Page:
Tuesday, August 23, 2005

Major concerns about Smartphone security

Wireless vendors are rolling out a new generation of handheld computers called "smartphones" for corporate users, but many network executives say they won't consider them until the means to manage and secure them are clear.

For example, Nokia, which uses the Symbian operating system, recently made available the Nokia 9500 Communicator, a handheld with Wi-Fi and cellular support. Nokia says they're the first smartphones it has designed specifically for corporate use. While Nokia created a VPN client, had Symantec develop anti-virus software and Pointsec for encryption for smartphones, users say that's not enough because wireless PDAs must support remote management to meet many corporate security policies.

We have already seen that laptops were the most likely culprits in the recent PnP Microsoft vulnerability - multiply that by 10 times as many mobile smartphones in circulation and you get the idea...It's a classic example of technology getting ahead of security.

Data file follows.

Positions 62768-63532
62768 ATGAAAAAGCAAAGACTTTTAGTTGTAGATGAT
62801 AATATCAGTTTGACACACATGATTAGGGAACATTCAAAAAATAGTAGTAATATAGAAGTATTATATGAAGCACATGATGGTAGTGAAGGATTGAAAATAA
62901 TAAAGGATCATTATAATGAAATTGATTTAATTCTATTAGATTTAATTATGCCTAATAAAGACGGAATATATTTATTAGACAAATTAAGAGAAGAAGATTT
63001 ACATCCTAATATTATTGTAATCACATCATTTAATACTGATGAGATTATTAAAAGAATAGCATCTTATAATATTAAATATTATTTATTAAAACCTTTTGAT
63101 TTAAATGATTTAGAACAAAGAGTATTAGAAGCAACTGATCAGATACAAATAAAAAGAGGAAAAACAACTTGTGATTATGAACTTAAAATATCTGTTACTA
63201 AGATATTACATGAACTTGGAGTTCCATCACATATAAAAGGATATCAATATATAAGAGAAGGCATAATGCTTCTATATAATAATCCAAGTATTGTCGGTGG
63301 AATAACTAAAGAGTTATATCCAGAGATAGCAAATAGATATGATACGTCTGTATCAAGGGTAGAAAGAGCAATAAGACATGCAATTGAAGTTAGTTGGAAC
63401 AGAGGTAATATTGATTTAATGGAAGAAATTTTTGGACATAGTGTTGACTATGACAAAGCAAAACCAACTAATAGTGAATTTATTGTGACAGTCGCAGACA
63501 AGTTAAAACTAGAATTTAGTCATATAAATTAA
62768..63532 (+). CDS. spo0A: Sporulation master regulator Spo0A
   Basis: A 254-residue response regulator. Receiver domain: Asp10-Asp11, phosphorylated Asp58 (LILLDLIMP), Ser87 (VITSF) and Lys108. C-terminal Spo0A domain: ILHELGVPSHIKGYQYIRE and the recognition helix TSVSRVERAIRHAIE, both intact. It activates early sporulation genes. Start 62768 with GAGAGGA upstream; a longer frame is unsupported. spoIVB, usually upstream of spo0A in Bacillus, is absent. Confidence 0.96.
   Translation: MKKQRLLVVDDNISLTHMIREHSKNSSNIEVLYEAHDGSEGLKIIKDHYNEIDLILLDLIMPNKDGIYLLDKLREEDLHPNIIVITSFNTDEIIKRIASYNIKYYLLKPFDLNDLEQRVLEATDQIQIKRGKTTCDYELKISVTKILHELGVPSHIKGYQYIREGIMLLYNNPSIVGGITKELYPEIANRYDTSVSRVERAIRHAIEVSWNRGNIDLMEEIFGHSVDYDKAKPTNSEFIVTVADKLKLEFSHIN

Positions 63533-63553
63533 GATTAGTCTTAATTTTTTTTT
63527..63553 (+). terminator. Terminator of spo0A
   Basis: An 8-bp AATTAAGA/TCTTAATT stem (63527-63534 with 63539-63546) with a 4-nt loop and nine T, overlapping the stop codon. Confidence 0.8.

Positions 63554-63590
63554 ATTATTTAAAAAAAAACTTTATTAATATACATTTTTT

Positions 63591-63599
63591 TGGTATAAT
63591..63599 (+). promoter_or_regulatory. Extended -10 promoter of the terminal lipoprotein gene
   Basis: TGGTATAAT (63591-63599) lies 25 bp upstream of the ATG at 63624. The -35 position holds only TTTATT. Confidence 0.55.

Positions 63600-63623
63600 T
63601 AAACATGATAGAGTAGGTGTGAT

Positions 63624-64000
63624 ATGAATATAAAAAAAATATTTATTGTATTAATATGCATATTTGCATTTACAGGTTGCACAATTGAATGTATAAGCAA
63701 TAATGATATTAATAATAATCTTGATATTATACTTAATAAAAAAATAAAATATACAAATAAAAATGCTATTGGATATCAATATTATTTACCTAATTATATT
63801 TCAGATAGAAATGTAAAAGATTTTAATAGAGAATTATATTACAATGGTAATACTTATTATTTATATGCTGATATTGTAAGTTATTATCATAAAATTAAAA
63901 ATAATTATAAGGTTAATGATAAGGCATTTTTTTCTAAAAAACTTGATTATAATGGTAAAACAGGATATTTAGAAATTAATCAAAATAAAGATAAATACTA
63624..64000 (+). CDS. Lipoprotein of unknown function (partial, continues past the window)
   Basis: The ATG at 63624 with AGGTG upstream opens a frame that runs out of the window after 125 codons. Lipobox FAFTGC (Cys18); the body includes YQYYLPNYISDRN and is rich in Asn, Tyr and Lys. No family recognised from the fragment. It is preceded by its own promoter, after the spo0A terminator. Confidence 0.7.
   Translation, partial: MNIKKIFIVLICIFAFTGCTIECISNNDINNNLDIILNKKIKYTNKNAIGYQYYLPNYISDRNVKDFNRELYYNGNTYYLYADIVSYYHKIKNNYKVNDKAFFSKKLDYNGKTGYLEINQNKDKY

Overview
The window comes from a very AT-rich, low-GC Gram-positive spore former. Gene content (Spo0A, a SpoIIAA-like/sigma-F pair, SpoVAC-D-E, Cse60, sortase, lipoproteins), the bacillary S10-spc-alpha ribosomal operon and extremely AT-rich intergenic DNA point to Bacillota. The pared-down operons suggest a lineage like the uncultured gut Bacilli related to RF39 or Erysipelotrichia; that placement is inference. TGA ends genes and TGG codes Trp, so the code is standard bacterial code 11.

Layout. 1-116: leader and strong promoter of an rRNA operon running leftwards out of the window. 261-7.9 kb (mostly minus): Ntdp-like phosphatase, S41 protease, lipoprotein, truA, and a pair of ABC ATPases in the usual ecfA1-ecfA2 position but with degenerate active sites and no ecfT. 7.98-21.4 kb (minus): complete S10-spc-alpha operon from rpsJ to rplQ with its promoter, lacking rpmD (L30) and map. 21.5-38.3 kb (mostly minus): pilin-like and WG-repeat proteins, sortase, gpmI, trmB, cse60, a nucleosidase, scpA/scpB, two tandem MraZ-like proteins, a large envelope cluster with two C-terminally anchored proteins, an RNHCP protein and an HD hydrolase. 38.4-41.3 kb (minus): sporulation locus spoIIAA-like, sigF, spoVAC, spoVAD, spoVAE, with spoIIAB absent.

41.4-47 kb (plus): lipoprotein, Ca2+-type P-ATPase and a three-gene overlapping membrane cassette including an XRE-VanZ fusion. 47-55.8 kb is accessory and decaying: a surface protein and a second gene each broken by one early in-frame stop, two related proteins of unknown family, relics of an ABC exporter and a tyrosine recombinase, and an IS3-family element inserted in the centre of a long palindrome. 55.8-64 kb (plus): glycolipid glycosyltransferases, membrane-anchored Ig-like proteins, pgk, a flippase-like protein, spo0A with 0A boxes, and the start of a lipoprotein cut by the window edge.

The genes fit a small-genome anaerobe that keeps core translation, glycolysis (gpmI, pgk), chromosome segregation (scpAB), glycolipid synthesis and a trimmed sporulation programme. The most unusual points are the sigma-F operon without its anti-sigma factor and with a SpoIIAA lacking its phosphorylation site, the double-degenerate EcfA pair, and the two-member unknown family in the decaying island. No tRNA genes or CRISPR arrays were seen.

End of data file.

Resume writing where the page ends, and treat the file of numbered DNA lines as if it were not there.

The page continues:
And the security worry level has only increased in the past year with the introduction of a slew of varied handheld computers and devices such as the iPod, servers on a data stick, Blackberries, Web-access cell phones, and wireless PDAs and pocket PCs. Not only do all these new devices boast large storage capacities, they also can sustain high data transfer rates thanks to USB, Firewire, Bluetooth, or WiFi connectivity.

Manufacturers of the new smartphones, which began to appear about a year ago, are attempting to entice organizations into buying in bulk as this is where the next growth market is, and you can expect Blackberry , Nokia , Palm and Motorola all competing heavily by using central management capability as the enabling agent for corporate penetration.

We covered the smartphone security issue in a previous blog entry entitled "Major Smartphone worm by 2007 ". Also, InformationWeek has an excellent article on Securing Handhelds which discusses how to deal with the proliferation of mobile and handheld devices from a security perspective.
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